As Stephen Porges, PhD, a psychologist and the creator of the Polyvagal Theory, explains in an interview with PsychAlive, “These responses are not voluntary. Our nervous system is picking up information in the environment, not on a cognitive level, but on a neurobiological level.”

Importantly, when we’re caught in a defensive response, the thinking brain is the last to be aware that something is wrong.“The thinking brain isn’t what decides whether we’re stressed, whether we’re feeling threatened or challenged, whether we’re going to turn stress on, whether we’re going to turn emotions on,” Stanley says. “Stress arousal and emotions belong to the survival brain.”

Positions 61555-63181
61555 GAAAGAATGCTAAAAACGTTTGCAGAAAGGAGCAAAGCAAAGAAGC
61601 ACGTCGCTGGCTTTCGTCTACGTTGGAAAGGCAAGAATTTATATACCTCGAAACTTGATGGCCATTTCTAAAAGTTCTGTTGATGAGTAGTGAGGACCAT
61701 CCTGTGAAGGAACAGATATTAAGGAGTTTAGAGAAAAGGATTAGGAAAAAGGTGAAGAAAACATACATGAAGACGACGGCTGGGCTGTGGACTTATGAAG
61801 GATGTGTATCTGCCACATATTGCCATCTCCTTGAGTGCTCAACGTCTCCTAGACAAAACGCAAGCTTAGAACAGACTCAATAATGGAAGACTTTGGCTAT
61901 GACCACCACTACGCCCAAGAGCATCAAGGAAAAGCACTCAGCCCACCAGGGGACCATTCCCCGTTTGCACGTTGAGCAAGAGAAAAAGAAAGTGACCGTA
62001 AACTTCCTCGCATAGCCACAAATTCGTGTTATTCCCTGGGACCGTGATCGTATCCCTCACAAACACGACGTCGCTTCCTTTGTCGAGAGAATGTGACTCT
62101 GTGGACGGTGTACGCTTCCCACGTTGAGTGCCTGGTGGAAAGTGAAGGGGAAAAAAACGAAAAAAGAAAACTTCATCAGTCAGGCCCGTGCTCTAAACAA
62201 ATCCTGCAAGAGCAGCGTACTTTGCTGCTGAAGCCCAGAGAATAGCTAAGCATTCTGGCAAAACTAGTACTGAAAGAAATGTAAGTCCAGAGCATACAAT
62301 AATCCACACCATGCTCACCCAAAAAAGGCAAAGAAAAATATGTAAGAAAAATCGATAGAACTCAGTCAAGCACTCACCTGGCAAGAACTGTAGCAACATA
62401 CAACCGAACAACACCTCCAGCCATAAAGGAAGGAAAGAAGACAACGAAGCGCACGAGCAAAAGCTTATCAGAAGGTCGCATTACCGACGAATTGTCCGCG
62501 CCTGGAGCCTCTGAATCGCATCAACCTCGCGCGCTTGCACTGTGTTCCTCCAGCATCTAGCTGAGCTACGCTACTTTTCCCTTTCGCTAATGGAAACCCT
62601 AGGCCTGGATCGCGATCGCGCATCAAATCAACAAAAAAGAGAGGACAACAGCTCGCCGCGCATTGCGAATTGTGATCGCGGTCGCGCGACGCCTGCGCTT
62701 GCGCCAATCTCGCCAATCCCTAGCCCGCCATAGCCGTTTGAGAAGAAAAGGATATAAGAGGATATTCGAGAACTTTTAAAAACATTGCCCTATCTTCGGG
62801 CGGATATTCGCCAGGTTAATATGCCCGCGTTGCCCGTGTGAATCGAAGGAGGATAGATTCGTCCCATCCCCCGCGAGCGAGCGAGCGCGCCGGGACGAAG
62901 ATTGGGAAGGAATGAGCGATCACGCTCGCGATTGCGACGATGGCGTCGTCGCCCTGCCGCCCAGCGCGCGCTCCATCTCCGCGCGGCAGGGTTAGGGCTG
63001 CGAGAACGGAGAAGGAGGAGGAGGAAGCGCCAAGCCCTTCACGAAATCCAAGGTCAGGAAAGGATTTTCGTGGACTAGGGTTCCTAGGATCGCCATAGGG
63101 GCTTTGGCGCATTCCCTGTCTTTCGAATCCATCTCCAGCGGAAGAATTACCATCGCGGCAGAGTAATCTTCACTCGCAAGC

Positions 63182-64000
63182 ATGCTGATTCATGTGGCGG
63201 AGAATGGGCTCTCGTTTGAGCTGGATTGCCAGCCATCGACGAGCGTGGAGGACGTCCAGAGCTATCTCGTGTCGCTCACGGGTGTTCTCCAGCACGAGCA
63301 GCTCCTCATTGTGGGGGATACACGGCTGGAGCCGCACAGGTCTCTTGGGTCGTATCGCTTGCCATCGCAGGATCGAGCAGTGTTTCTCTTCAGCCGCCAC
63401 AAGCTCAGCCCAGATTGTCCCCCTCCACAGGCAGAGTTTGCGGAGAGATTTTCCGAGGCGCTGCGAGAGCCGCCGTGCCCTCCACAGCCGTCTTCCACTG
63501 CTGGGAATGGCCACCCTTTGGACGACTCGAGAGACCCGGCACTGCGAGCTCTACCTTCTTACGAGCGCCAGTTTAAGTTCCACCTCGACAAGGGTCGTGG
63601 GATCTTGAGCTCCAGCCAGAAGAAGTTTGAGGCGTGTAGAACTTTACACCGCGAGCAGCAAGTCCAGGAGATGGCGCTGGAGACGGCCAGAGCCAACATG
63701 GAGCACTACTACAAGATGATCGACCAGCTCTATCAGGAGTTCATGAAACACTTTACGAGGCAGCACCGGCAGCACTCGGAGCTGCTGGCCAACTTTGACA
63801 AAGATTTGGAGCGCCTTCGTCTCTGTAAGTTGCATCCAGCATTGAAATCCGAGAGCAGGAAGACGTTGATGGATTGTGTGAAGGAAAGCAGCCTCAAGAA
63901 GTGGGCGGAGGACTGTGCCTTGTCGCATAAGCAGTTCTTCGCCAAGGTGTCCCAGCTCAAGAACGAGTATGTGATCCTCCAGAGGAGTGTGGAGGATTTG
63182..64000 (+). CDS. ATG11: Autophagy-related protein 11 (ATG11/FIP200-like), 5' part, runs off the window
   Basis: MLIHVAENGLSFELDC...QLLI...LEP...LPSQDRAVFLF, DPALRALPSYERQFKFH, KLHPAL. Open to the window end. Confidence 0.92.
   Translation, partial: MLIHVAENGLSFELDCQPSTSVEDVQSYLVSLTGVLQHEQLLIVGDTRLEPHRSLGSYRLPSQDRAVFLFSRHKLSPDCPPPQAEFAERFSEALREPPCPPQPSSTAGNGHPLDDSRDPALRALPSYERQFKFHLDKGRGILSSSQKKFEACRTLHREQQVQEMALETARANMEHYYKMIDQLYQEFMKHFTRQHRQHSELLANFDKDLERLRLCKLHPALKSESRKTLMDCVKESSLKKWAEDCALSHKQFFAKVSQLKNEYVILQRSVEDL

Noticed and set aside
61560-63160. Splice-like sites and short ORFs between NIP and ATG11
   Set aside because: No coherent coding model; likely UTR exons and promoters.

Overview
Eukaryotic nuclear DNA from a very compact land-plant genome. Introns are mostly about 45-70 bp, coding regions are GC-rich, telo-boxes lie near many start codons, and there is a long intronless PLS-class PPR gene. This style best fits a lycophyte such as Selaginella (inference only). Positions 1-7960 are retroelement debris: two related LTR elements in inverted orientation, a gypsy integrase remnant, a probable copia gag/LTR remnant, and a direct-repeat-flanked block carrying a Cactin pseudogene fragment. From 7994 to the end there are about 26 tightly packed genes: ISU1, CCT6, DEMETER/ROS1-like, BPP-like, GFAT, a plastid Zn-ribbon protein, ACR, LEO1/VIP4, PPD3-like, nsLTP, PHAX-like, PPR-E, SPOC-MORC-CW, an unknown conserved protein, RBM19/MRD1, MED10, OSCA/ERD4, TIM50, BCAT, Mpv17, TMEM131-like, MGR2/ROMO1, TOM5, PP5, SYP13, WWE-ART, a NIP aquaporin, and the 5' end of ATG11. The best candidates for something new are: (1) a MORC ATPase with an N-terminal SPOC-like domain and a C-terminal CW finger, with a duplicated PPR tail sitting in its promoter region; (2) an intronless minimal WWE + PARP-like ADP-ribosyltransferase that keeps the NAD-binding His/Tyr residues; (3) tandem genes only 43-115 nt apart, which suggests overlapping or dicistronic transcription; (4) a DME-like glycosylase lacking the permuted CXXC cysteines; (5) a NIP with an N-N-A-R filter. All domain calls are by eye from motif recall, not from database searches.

So if you want to track your anxiety, your body, not your thoughts, will be your most accurate map.

The talk therapy trap

Unlike our prehistoric ancestors (who might have dealt with anxiety by running, panting, or shaking like a dog and letting the cortisol work through their system, according to Stanley), modern anxiety sufferers turn to their trustworthy friend, their thinking brain. “Most people identify anxiety by their thoughts because most people identify with their thinking brain,” she explains.

The problem is that when it comes to regulating our nervous system after a stress response (read: anxiety), our thinking brain is the absolute worst tool for the job. That’s because, according to Porges, even after becoming aware of the physical response, we often don’t know what has triggered that response. For Stanley, a veteran who was diagnosed with PTSD, this realization was a huge turning point. “Recovery from stress and anxiety is a survival brain job.”